Puerto Rico bankruptcy judge gives victory to insurers against muni underwriters

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Puerto Rico bankruptcy judge Laura Taylor Swain provided a victory to bond insurers in their fight against Puerto Rico bond underwriters at a Wednesday hearing.

In 2019 insurers MBIA and its subsidiary National Public Financial Guarantee filed suit in the Court of the First Instance, Superior Court of San Juan, against several large underwriters. MBIA and National said that the underwriters had deceived them in the Official Statements they prepared about the creditworthiness of the bond issuers when the bonds were issued years ago.

In February Ambac Assurance also filed a similar suit in local court.

The underwriters in the case are UBS Financial Services, UBS Securities, Citigroup Global Markets, Goldman Sachs, J.P. Morgan Securities, Morgan Stanley, Bank of America as successor to Merrill Lynch, RBC Capital Markets, Santander Securities, Samuel Ramirez, and Raymond James.

The underwriters have filed actions removing the case to the U.S. District Court for Puerto Rico. On Wednesday Swain sent the cases back to the local court.

Swain and the First Circuit Court of Appeals have repeatedly ruled against the insurers' wishes and motions in the Puerto Rico bankruptcy. Wednesday’s ruling was a rare decision in their favor.

Puerto Rico bankruptcy judge Laura Taylor Swain
Puerto Rico bankruptcy Judge Laura Taylor Swain said the local court system should handle the insures' suits.

Sources have in the past, including the late James Spiotto, said the insurers likely believed they would get a more sympathetic hearing from a local judge than from Judge Swain.

"National Public Finance Guarantee Corp. and MBIA Insurance Corp. is gratified by the ruling, earlier [Wednesday], out of the District Court supervising the Title III PROMESA proceedings, granting its motion to remand to the Commonwealth Court of First Instance its complaint against the bank underwriters of Puerto Rico debt," MBIA General Counsel Jonathan Harris said in a statement.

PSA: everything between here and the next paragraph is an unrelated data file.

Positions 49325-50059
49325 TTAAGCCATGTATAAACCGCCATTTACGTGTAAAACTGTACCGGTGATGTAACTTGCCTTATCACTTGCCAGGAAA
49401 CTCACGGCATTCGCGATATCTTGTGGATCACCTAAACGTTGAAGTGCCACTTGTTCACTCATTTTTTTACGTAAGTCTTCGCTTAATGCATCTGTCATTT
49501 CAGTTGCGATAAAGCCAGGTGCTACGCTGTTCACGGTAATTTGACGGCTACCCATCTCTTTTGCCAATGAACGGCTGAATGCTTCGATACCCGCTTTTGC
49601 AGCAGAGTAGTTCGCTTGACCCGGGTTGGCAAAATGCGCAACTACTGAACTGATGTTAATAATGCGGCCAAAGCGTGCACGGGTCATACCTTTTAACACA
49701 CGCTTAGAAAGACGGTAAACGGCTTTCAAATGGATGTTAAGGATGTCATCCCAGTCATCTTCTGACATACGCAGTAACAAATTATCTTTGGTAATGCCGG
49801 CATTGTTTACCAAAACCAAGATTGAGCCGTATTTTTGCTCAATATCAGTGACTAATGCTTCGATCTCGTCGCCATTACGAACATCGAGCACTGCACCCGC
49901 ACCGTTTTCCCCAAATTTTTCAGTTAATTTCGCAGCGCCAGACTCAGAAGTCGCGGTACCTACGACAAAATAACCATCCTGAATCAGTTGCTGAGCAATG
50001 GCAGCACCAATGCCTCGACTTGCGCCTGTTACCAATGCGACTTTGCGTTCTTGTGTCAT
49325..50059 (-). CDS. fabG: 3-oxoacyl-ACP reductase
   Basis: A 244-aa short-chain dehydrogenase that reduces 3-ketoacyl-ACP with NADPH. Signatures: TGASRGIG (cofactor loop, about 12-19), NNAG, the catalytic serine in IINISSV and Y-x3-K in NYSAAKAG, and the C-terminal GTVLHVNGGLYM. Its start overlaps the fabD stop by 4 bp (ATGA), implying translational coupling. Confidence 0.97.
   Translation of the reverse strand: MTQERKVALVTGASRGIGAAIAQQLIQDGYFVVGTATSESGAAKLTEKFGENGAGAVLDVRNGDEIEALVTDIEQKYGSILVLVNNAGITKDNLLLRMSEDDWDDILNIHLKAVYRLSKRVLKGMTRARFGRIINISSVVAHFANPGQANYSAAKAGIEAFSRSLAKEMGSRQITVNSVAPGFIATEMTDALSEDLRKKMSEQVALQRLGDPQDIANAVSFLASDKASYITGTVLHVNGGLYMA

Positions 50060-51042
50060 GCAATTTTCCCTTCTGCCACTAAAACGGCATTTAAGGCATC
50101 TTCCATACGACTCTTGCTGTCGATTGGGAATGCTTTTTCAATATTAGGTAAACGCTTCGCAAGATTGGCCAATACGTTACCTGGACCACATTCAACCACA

National was represented by Federico Hernández Denton, former Chief Justice of the Puerto Rico Supreme Court, of Vicente & Cuebas, and Philippe Selendy of Selendy & Gay PLLC.

"National appreciates the Court’s thorough and thoughtful ruling on the record. National’s complaint seeks to hold the banks accountable for their misconduct in underwriting the debt insured by National. The Commonwealth Court of First Instance is best suited to consider National’s claims arising under the Doctrina de Actos Propios and Declaración Unilateral de Voluntad, which are rooted in the Puerto Rico civil law tradition and shaped by Commonwealth courts in accordance with equity. National looks forward to appearing in Commonwealth Court," Harris said.

The insurers’ causes of action are based in local laws, Swain said Wednesday. Puerto Rico’s local legal system is strongly influenced by the Spain’s historic legal system, since Spain ruled the island until 1898.

In explaining her decision to send the case back to the San Juan Superior Court, Swain said one or two factors suggested the cases be might be handled in federal court but that more factors strongly suggested the wisdom of handling it in the local court system.

For the latter, she said the outcome of the case would likely have little effect on the bankruptcy estate. The outcome would likely have little or no effect the amount paid out. The outcome would likely have little impact on the administration of the Title III bankruptcy cases, she said.

Swain said she already faced substantial work in the Title III cases and if she were to add these adversary proceedings, they would only hinder her ability to address the other work.

Swain also said that state law issues in the case were significant. The local court’s expertise concerning them would lead it to efficiently resolve the insurers’ adversary proceedings.

Swain said she lacked subject matter jurisdiction in the case because the plaintiff’s primary causes of action were grounded in local law. While there were some federal issues involved, these were not substantial in that their resolution would not be important precedents for the federal system.

Swain said the underwriters’ claim that the outcome of the insurers’ suits against the underwriters might affect the debtors but she said this was only a chance and the effect was likely to be small.

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